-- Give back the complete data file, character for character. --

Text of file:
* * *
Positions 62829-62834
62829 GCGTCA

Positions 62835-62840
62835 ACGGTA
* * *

Positions 62829-62834
62829 GCGTCA

Positions 62835-62840
62835 ACGGTA